Part 1: North Dakota Agriculture

Section 14: Troubles on the Farm, 1914 –1930

A turning point in the history of the world had a significant effect on North Dakota. This major event was World War I.

World War I began in Europe in 1914. The United States entered the war in 1917, and by the time the war ended in 1918, over 1,000 soldiers from North Dakota had died fighting the war.

Figure 47. A threshing crew

Figure 47.  A threshing crew harvests a field of wheat near Manfred, North Dakota, 1920s.  (Audrey Solheim)

Figure 48. Wheat Prices, 1920–1940

Figure 48.  Wheat prices, 1920-1940.  The price of wheat was high in 1921 but decreased to only 66 cents per bushel by 1930.  (SHSND-ND Studies)

World War I affected North Dakota agriculture, both during and after the war. Thousands of farm workers left the farms to join the military. Many others moved to other states to work in factories that produced materials for the war effort. Most schools in the state adjusted their calendars so that students could stay home in the fall and spring to work in the fields.

The U.S. governmentThe group of people who makes rules for the state or nation encouraged farmers to produce more food. North Dakota farmers increased their wheat production, but instead of paying the farmers a fair price for the wheat, the U.S. government lowered the price. Businesses in other parts of the country made money from materials they produced for the war, but North Dakota farmers did not.

To make matters worse, North Dakota experienced a droughtA long period of time with little or no rain (drout). A drought is a long period of time with little or no rain. From 1917 through 1920, most of the state had below normal precipitation. Without enough rainfall, the wheat crop was poor. Grass did not grow, so hay was scarce. Many cattle starved or had to be sold.

After World War I ended, farmers were getting better prices and increasing the size of their farms. The cost of land went up, but many farmers borrowed money from banks so that they could buy more land anyway. Suddenly, prices dropped. Farmers could no longer make a profit.The amount of money earned after expenses have been subtracted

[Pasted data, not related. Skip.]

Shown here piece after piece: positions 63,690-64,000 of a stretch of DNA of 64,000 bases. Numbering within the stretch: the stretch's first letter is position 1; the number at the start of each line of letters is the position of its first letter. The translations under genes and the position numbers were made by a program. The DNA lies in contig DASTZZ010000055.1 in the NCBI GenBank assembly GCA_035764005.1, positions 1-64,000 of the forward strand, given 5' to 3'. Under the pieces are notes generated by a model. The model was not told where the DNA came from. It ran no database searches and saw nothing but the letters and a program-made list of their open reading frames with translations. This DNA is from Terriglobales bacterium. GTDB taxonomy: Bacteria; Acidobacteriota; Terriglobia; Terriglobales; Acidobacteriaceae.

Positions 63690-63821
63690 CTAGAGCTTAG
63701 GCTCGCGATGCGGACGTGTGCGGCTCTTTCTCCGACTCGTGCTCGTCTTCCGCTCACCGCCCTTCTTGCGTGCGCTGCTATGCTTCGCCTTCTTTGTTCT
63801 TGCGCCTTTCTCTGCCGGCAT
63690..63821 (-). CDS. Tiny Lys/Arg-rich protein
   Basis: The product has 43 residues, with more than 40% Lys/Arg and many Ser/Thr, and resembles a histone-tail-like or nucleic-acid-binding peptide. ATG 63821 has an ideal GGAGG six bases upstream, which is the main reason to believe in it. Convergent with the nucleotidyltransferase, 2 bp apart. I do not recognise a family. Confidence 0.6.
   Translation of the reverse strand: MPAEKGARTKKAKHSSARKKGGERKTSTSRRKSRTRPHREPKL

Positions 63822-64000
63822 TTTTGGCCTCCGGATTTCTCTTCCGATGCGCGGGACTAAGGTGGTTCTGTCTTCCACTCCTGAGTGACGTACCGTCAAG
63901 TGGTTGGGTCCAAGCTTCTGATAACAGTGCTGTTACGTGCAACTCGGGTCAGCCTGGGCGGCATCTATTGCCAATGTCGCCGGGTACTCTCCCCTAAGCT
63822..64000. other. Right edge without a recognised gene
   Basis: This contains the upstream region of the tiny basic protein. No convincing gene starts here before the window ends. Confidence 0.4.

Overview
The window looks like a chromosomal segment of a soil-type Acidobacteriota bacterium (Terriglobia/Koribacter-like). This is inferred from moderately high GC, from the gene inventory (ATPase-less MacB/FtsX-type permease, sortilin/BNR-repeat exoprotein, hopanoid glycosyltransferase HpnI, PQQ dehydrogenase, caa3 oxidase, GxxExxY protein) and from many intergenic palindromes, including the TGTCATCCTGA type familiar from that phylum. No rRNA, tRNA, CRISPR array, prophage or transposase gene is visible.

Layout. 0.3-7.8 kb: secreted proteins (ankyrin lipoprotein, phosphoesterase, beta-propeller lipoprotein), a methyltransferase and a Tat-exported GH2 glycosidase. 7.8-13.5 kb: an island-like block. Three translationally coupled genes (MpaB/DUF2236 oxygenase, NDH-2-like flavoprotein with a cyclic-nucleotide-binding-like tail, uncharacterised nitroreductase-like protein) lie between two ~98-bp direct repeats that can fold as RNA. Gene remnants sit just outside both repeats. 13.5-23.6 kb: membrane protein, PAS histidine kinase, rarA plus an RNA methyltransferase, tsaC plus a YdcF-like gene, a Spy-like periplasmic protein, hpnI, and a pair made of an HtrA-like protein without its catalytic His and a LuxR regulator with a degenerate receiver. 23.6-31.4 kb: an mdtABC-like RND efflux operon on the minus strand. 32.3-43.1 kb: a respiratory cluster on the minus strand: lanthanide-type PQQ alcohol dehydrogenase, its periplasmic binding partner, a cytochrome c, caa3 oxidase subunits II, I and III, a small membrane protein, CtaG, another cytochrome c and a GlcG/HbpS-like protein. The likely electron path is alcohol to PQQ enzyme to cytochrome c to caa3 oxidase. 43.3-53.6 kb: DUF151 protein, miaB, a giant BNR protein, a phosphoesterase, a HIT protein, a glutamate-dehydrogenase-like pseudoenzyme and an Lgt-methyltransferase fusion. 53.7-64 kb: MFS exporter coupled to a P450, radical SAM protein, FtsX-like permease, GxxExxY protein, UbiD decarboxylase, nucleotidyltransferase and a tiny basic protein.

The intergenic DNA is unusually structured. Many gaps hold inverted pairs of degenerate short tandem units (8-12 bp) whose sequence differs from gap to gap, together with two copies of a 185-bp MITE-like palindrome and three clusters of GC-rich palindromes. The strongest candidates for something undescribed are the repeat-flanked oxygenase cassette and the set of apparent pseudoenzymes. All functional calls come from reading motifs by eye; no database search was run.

Figure 49. Farmers prospered

Figure 49.  Farmers prospered following the end of World War I in 1918.  This 1919 Fargo newspaper headline highlights the rise in farm machinery sales.  (SHSND)

Figure 50. By 1920, farm prosperity

Figure 50.  By 1920, farm prosperity allowed many farm families to purchase their first automobile.  (Institute for Regional Studies, NDSU, Fargo, 2053-02-02)

Many farmers could not pay back the money they had borrowed from the bank. The bank would then take the farm as payment, and the farm family would have to move away.

During the 1920s, much of the United States enjoyed prosperity (riches). On the farms of North Dakota, however, many people were struggling with high costs, low prices, and heavy debt.Money that is owed Some farmers lost all of the money that they had worked so hard to save throughout their lives.

Crop and cattle prices remained low throughout the 1920s. Also, rainfall was below average for many of those years. Farm depression continued throughout the decade (10-year period).

A great number of North Dakota businesses were affected by this depression. Because the banks were owed so much money, many of them went broke and had to close their doors.

The population of North Dakota declined. During the 1920s, about 65,000 people moved out of the state.

The people who continued to farm in North Dakota worked hard to make their farms successful. They adjusted their farming methods by purchasing machinery. Tractors and trucks replaced horses. The use of machines enabled farmers to cultivate more land. The result of this was that farms became larger.

Another change that was taking place on North Dakota farms involved transportation. In 1920, slightly more than half of the state’s farmers had automobiles. At the end of the decade, almost 90 percent (90 out of every 100) of farmers owned a car. This new means of transportation enabled farm families to travel farther distances, so they began to do more business in the larger towns or cities.